Statistics from English Wine Producers have also shown the industry is thriving – as of 2016 there were 503 commercial vineyards and 133 wineries throughout England and Wales. Incredibly, in 2015, these facilities — which amass a total hectarage of over 2,000 hectares under vine —produced an estimated 5.06 million bottles of wine.

“If you compare us as a wine-producing nation to most other regions in the world, we’re miniscule,” explained English Wine Producers’ Julia Trustram Eve.  “But if you look at our rate of growth, we’ve more than doubled our hectarage in the last 10 years.”

The industry produces lots of different types of wine too – for example, sparkling wine makes up 66 per cent; 24 per cent is still white wine; with red, or rosé, wine, making up 10 percent.  Dissecting the figures for the top ten grape varieties planted, also proves interesting:

  1. Chardonnay, which made up 23.06 per cent of production; a total area in commercial production of 353.37 hectares.
  2. Pinot Noir, which made up 22.01 per cent of production; a total area in commercial production of 323.14 hectares.
  3. Bacchus, which made up 8.39 per cent of production; a total area in commercial production of 128.52 hectares.
  4. Seyval, which made up 5.76 per cent of production; a total area in commercial production of 88.31 hectares.
  5. Pinot Meunier, which made up five per cent of production; a total area in commercial production of 76.65 hectares.
  6. Reichensteiner, which made up 4.72 per cent of production; a total area in commercial production of 72.35 hectares.
  7. Rondo, which made up 3.15 per cent of production; a total area in commercial production of 48.24 hectares.
  8. Muller Thurgau, which made up three per cent of production across a total area in commercial production of 45.94 hectares.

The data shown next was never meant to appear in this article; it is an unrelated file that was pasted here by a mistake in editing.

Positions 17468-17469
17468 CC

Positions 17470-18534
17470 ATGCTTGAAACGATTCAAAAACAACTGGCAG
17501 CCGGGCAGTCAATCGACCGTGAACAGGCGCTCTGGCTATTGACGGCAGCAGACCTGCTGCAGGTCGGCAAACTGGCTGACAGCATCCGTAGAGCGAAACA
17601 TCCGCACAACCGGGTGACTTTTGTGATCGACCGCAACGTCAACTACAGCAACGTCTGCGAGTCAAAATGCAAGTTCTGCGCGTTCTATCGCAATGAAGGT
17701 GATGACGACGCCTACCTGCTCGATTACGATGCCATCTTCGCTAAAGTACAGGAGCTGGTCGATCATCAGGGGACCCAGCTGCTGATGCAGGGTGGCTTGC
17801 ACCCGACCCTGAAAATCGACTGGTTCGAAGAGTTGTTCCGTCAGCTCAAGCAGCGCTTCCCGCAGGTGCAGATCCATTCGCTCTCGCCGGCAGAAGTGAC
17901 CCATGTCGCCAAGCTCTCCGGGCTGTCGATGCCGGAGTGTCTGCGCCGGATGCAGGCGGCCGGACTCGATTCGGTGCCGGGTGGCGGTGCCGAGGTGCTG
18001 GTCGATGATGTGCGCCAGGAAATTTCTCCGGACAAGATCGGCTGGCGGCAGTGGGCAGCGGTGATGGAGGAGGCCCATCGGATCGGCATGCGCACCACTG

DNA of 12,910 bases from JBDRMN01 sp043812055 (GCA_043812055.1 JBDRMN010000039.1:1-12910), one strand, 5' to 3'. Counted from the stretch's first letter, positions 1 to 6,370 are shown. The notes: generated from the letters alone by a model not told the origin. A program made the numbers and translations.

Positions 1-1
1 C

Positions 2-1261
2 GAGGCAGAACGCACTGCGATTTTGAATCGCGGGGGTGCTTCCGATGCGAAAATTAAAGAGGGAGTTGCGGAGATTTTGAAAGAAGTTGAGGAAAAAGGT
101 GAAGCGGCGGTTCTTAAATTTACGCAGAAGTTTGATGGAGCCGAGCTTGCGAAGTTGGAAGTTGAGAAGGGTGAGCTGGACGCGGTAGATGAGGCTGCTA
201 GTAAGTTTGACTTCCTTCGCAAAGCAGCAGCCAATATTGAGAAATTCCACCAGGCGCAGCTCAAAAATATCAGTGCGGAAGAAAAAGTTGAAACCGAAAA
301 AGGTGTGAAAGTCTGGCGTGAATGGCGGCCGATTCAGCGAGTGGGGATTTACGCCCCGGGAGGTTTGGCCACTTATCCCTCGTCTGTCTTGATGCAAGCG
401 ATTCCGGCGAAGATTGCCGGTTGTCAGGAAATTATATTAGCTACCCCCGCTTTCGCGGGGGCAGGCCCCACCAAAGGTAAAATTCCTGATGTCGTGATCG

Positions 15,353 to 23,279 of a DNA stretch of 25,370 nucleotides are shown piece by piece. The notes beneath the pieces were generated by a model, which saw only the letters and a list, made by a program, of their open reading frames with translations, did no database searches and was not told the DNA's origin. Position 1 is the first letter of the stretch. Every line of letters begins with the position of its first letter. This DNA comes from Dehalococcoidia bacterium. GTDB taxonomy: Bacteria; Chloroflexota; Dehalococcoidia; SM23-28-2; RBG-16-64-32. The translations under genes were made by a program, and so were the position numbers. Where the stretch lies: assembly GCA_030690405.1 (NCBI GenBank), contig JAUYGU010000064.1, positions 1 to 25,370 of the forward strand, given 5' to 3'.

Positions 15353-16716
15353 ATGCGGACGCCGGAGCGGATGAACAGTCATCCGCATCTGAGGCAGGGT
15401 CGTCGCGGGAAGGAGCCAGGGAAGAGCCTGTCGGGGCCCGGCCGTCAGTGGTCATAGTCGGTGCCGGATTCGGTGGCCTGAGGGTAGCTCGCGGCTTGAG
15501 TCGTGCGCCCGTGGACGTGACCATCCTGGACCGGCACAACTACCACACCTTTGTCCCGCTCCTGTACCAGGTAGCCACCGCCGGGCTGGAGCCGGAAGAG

9. Madeleine Angevine, which made up 2.57 per cent of production across a total area in commercial production of 39.34 hectares.
  10. Ortega, which made up 2.32 per cent of production across a total area in commercial production of 35.48 hectares.

It is also reported by the English Wine Producers that 2017 will see the largest number of vines planted across England and Wales.

Changes
With the United Kingdom Vineyards Association (UKVA) and English Wine Producers (EWP) due to be merged into one single-industry representative body i.e. UK Wine Producers (UKWP) – this organisation will be tasked with promoting, representing and supporting every UK wine producer and vineyard.

“We can now speak with a single voice, and can consult with a single membership, making it clearer to Government what the industry thinks,” said Simon Robinson, owner of Hattingley Valley, who has been named as chair of the UKWP.

“The big issue now for us is Brexit. We want assurances that there will be no constraints on planting. In large parts of Europe, you can’t plant a new vineyard unless you take one out. We aren’t scouting for government support for production but would like support for sales and marketing, especially overseas, as other wine-producing countries do.”